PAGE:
WIGTOWN, SCOTLAND-Sam Evans was born in England and lives in Ottawa but she’s at home in a dainty second-hand bookstore in this remote coastal town.
She’s staying at the Open Book, an Airbnb where guests pay $350 (Canadian) a week to run the bookshop.
It’s 3 p.m. and Evans is so engrossed she hasn’t eaten lunch.
“It feels like I’m hanging out in my lounge and people are just visiting. I’ve got my slippers behind the counter,” she says and chuckles.
So far, she’s sold books on wild plants and poultrykeeping. Her aim is to shift Annie Proulx’s Pulitzer Prize winner, The Shipping News.
“They didn’t give me any guidelines, just the keys,” she says of the store’s owners. “People ask ‘Do you have this?’ and I have no idea.”
Evans arrived yesterday and already wishes she booked a longer stay. The next available full week is in July 2019.
An anthropologist by trade, “watching the world go by” with a cup of tea is her nirvana.
“I thought I’d want to go sightseeing. I’m happier rummaging around a bookshop. Is that pathetic? It is, isn’t it?”
Not here. Wigtown tugs at your heart, awakening a childish passion too often dulled by trivial pains of the grind — mortgages, taxes and having to tie your own shoelaces.
I buy The Shipping News in solidarity with a kindred spirit. I’m soon 10 books richer for only $70.
In the 1970s, Wigtown was different. Growing up, Joyce Cochrane had to drive an hour to buy books. For a future librarian, that just wouldn’t do.
A literature deficiency obscured the beauty of the undulating Galloway Hills and crumbling 12th-century castles. Cochrane left, seemingly for good.
She guffawed when her father said a bookstore was opening here.
“It was awful,” says Cochrane. “There wasn’t even a library. I never thought books would bring me home.”
While pregnant in 2004, she bought the Old Bank Bookshop.
Today, her daughter Helena can be transported to glistening tundras, scorching deserts, J.R.R. Tolkien’s Hobbiton or J.K. Rowling’s Hogsmeade. All without leaving her house.
A shy youngster, except to interject she’s 11 “and a half,” Helena captures Wigtown’s charm more succinctly than me, her librarian mother or her father, a former English teacher.
Wigtown has 10 independent bookstores, only 900 people and no Starbucks.
Commercial chains are yet to pillage Scotland’s National Book Town. It has character — in fact, millions of them.
At Cafe Rendezvous, an elderly couple enters and speaks a few words to every table. They ask a teenager if prom went well. As if the DJ was still playing, on comes The Eagles’ Take It Easy.
Strolling through the town, only an intoxicating fresh sea breeze interrupts the serene hush.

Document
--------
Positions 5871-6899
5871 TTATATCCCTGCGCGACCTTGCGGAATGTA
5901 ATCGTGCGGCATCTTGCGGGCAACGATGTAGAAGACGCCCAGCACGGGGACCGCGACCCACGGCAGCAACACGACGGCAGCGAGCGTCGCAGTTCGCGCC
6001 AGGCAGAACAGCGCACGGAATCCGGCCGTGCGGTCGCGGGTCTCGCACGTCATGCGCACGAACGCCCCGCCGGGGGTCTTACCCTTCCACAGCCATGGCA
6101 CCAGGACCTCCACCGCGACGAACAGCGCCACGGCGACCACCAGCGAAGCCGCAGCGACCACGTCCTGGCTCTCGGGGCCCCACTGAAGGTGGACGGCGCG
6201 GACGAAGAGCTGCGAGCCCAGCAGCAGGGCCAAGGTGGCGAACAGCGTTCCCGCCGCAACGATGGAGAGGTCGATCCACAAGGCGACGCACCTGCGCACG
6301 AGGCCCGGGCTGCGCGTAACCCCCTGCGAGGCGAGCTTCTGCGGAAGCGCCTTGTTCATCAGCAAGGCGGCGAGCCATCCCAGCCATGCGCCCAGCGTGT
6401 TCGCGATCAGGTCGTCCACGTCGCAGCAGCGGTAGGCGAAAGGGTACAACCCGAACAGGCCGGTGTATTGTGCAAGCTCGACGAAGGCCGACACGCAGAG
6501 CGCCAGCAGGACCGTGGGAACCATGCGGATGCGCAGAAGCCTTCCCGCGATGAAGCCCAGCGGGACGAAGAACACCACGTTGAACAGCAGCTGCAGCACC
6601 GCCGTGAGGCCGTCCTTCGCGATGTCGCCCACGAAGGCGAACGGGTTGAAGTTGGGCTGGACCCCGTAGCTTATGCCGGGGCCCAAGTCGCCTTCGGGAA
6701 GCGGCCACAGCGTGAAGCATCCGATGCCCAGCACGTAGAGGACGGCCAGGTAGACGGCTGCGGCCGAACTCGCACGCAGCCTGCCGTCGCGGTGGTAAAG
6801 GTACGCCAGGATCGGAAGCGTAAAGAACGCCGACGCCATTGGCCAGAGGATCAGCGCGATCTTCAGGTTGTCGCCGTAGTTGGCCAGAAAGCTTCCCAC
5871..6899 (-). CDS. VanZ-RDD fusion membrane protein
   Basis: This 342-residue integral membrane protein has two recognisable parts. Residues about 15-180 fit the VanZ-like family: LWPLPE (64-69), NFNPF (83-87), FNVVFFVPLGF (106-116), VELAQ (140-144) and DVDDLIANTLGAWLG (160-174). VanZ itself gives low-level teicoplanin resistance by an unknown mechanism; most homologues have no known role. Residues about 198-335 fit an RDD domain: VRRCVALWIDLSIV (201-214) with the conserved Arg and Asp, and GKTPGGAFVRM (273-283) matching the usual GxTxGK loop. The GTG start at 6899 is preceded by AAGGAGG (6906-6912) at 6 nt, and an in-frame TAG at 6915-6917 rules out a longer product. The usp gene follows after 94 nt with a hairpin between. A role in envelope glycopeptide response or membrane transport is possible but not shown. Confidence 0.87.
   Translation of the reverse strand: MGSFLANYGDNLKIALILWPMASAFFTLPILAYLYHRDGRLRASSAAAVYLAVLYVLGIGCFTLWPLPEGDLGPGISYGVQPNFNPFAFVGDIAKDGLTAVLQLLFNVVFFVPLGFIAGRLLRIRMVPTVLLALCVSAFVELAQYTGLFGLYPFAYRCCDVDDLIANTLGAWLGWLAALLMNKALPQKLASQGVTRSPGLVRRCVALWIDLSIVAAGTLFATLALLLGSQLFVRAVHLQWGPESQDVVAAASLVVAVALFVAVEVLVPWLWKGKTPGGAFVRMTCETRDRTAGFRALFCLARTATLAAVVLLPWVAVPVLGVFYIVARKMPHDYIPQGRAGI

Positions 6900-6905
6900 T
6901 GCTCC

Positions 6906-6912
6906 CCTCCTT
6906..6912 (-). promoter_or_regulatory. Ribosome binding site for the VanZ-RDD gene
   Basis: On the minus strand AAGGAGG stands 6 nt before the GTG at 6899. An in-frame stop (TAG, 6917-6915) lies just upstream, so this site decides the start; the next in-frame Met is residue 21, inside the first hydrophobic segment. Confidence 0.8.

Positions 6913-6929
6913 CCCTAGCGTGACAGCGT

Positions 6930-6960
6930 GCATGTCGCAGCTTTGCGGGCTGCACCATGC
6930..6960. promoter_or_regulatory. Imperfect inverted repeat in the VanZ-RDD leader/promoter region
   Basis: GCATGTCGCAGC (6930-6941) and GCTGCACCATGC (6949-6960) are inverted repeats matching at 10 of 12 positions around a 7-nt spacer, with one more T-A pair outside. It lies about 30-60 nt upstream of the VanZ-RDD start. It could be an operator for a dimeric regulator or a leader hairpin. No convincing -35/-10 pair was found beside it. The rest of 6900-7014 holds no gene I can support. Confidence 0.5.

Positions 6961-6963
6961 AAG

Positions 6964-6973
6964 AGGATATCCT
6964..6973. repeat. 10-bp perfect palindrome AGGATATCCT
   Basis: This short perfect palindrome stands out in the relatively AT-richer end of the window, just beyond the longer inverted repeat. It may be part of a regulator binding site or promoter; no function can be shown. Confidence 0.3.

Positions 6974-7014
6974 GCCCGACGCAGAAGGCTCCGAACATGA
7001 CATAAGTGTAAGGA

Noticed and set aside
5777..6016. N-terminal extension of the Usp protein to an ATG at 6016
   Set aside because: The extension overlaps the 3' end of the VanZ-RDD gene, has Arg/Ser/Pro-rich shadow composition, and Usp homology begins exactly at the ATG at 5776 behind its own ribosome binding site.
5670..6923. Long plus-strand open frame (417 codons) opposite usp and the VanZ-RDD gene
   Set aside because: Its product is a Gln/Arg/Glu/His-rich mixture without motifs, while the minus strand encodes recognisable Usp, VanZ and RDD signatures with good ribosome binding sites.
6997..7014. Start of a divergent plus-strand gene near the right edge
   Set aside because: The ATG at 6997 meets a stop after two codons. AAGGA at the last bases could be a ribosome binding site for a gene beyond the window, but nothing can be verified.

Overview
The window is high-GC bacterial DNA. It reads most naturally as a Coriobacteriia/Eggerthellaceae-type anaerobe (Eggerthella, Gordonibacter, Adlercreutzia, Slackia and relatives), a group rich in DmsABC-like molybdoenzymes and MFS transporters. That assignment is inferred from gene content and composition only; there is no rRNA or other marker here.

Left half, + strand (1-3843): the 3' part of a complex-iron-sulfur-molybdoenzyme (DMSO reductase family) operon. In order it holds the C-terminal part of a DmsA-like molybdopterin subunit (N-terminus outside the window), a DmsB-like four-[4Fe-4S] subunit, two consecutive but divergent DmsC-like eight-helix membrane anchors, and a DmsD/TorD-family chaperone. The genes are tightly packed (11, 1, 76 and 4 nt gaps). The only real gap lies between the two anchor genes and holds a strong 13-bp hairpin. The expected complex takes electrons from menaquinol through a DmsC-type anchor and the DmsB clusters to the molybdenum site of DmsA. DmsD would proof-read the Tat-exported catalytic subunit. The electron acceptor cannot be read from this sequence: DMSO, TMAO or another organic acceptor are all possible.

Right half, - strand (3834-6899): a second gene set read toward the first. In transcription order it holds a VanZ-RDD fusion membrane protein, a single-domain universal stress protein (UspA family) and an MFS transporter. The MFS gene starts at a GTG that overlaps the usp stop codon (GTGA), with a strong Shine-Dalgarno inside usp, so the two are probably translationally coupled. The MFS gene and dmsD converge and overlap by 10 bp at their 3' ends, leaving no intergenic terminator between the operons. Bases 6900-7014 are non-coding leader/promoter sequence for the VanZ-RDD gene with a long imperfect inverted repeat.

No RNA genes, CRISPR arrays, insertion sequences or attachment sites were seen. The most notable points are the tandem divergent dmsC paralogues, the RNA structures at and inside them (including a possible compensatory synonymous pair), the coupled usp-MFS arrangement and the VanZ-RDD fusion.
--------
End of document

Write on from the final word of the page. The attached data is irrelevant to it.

No fumes dirty the air because public transport is less forthcoming than a solution to Toronto’s Gardiner Expressway’s woes. One bookshop’s Facebook page says it’s “easier to hitch-hike.”
Down Main St. there’s Curly Tale Books owner Jayne Baldwin. Of all the words on book-store shelves, competition is not one. “We try not to tread on each other’s toes,” she explains.
“Everyone is very friendly. All sorts are attracted here. There’s a Cambridge professor, an American lady next door, and a couple from London.”
This burgeoning, unpretentious cultural utopia could have been an ad for Britain in the European Union (EU). About 25 years ago, Wigtown’s biggest employers, a creamery and distillery, closed. EU money propped up the annual September book festival in its infancy.
“To become a recognized book town, the criteria said it had to be beautiful,” says Cochrane. “And there had to be social and economic deprivation. Well, my generation left, so did the jobs, and no one could sell their house.”
A driving force behind the Book Town designation in 1998 was The Book Shop, supposedly Scotland’s largest secondhand bookstore.
Delve into its caverns, nooks and crannies. Every movement echoes. Flicking musty old vanilla pages is deafening. What a day to wear chunky Timberland boots. I tip toe row on row, developing a crick from tilting sideways to read spines.
There’s a destroyed Kindle on the wall and on overhead shelves, a placard reads “books for tall people.”
Some customers’ postcards are on display. “Do not go gently into that good night. Another double scotch should see you right,” reads one.
Reluctantly, I decline a whisky and leave Wigtown on snaking country roads north, passing a road sign for “Otters!” and exit signs at each town bidding me ‘Haste ye back,’ Scottish for ‘come back soon.’
Every exit is the same except there’s no message leaving Wigtown. You don’t need a reminder to return. Like a good book, once people pick up its charm, they can’t put it down. It’s special.
David Bateman is a Scotland-based writer.